was funny to keep it really vague what kind of show they’re on, and just focus on everyone’s diva antics after the cameras stop rolling.

IFC: Every celebrity in Celebrity All-Star seems familiar. What real-life pop personalities did you look to for inspiration?

Sisters Weekend: Anyone who is trying to plug their branded merch that no one asked for. We love low-rent celebrity. We did, however, directly reference Kylie Jenner’s turd-raison lip color for our fictional teen celebutante Gibby Kyle (played by Mary Houlihan).

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IFC: Celebrity seems disgusting yet desirable. What’s your POV? Do you crave it, hate it, or both?

Sisters Weekend: A lot of people chase fame. If you’re practical, you’ll likely switch to chasing success and if you’re smart, you’ll hopefully switch to chasing happiness. But also, “We need money. We need hits. Hits bring money, money bring power, power bring fame, fame change the game,” Young Thug.

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IFC: Who are your comedy idols?

Sisters Weekend: Mike grew up renting “Monty Python” tapes from the library and staying up late to watch 2000’s SNL, Kat was super into Andy Kaufman and “Kids In The Hall” in high school, and Angelo was heavily influenced by “Strangers With Candy” and Anna Faris in the Scary Movie franchise, so, our comedy heroes mesh from all over. But, also we idolize a lot of the people we work with in NY-  Lorelei Ramirez, Erin Markey, Mary Houlihan, who are all in the film, Amy Zimmer, Ana Fabrega, Patti Harrison, Sam Taggart. Geniuses! All of Em!

IFC: What’s your favorite moment from the film?

Sisters Weekend: I mean…seeing Mary Houlihan scream at an insane Pomeranian on an iPad is pretty great.

See Sisters Weekend right now on IFC’s Comedy Crib

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Reality? Check.

Baroness For Life

Baroness von Sketch Show is available for immediate consumption.

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Baroness von Sketch Show is snowballing as people have taken note of its subtle and not-so-subtle skewering of everyday life. The New York Times, W Magazine, and Vogue have heaped on the praise, but IFC had a few more probing questions…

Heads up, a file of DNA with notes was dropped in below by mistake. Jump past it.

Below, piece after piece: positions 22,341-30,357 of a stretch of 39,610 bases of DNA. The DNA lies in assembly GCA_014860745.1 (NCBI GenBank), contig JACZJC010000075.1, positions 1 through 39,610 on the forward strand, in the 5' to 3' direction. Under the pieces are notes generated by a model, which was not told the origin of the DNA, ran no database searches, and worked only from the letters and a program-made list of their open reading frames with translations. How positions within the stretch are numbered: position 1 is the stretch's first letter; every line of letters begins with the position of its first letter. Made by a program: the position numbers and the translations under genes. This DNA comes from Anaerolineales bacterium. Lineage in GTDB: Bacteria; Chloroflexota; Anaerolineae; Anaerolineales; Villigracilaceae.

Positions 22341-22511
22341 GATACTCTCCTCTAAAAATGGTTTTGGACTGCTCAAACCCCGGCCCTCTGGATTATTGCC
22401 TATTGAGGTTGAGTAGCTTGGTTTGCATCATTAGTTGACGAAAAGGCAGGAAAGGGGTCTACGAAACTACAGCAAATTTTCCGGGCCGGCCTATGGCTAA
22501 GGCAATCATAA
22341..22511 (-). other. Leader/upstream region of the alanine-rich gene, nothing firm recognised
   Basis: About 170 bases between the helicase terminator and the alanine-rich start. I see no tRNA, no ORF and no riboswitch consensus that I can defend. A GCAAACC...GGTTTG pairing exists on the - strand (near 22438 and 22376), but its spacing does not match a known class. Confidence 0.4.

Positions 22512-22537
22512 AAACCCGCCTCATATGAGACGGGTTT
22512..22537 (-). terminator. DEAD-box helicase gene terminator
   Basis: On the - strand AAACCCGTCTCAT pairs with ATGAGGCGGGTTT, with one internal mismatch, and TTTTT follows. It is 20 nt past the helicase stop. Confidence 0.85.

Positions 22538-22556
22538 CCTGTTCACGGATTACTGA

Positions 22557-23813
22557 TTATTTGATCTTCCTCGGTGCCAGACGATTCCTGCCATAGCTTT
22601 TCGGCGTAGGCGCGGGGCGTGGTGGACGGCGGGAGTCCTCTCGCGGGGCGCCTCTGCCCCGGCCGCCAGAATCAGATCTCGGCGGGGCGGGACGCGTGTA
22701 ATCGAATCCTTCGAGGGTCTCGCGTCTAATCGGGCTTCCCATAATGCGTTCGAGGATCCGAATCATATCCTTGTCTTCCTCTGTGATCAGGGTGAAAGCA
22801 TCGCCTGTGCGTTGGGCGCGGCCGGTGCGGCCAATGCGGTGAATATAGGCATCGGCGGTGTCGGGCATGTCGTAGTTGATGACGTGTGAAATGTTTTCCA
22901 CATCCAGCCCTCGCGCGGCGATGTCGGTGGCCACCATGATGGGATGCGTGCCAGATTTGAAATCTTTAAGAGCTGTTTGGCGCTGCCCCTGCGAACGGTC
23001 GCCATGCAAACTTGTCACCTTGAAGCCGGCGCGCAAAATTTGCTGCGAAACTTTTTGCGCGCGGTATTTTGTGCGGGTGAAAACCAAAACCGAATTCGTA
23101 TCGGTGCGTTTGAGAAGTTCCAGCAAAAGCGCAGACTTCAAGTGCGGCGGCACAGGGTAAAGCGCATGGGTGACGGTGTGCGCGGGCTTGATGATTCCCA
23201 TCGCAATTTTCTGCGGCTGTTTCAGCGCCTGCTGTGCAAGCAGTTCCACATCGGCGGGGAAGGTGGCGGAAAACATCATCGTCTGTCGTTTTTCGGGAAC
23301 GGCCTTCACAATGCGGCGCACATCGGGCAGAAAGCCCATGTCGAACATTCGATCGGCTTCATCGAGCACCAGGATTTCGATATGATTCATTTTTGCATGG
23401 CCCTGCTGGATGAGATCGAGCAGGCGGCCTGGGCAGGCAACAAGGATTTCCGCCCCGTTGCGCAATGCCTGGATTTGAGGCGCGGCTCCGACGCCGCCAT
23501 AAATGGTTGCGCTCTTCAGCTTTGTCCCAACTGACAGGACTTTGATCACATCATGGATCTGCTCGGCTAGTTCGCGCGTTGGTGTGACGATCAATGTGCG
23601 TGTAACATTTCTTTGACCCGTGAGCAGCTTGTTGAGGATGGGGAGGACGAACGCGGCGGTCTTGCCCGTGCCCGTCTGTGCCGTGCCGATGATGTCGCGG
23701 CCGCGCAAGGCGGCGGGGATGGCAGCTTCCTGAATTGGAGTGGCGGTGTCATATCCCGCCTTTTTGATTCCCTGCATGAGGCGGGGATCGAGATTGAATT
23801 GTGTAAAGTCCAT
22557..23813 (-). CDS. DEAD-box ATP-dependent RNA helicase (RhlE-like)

IFC: To varying degrees, your sketches are simply scripted examples of things that actually happen. What makes real life so messed up?

Aurora: Hubris, Ego and Selfish Desires and lack of empathy.

Carolyn: That we’re trapped together in the 3rd Dimension.

Jenn: 1. Other people 2. Other people’s problems 3. Probably something I did.

IFC: A lot of people I know have watched this show and realized, “Dear god, that’s me.” or “Dear god, that’s true.” Why do people have their blinders on?

Aurora: Because most people when you’re in the middle of a situation, you don’t have the perspective to step back and see yourself because you’re caught up in the moment. That’s the job of comedians is to step back and have a self-awareness about these things, not only saying “You’re doing this,” but also, “You’re not the only one doing this.” It’s a delicate balance of making people feel uncomfortable and comforting them at the same time.

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IFC: Unlike a lot of popular sketch comedy, your sketches often focus more on group dynamics vs iconic individual characters. Why do you think that is and why is it important?

Meredith: We consider the show to be more based around human dynamics, not so much characters. If anything we’re more attracted to the energy created by people interacting.

Jenn: So much of life is spent trying to work it out with other people, whether it’s at work, at home, trying to commute to work, or even on Facebook it’s pretty hard to escape the group.

IFC: Are there any comedians out there that you feel are just nailing it?

Aurora: I love Key and Peele. I know that their show is done and I’m in denial about it, but they are amazing because there were many times that I would imagine that Keegan Michael Key was in the scene while writing. If I could picture him saying it, I knew it would work. I also kind of have a crush on Jordan Peele and his performance in Big Mouth. Maya Rudolph also just makes everything amazing. Her puberty demon on Big Mouth is flawless. She did an ad for 7th generation tampons that my son, my husband and myself were singing around the house for weeks. If I could even get anything close to her career, I would be happy. I’m also back in love with Rick and Morty. I don’t know if I have a crush on Justin Roiland, I just really love Rick (maybe even more than Morty). I don’t have a crush on Jerry, the dad, but I have a crush on Chris Parnell because he’s so good at being Jerry.

Jenn: I LOVE ISSA RAE!

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IFC: If you could go back in time and cast yourselves in any sitcom, which would it be and how would it change?

Carolyn: I’d go back in time and cast us in The Partridge Family.  We’d make an excellent family band. We’d have a laugh, break into song and wear ruffled blouses with velvet jackets.  And of course travel to all our gigs on a Mondrian bus. I feel really confident about this choice.

Meredith: Electric Mayhem from The Muppet Show. It wouldn’t change, they were simply perfect, except… maybe a few more vaginas in the band.

Binge the entire first and second seasons of Baroness von Sketch Show now on IFC.com and the IFC app.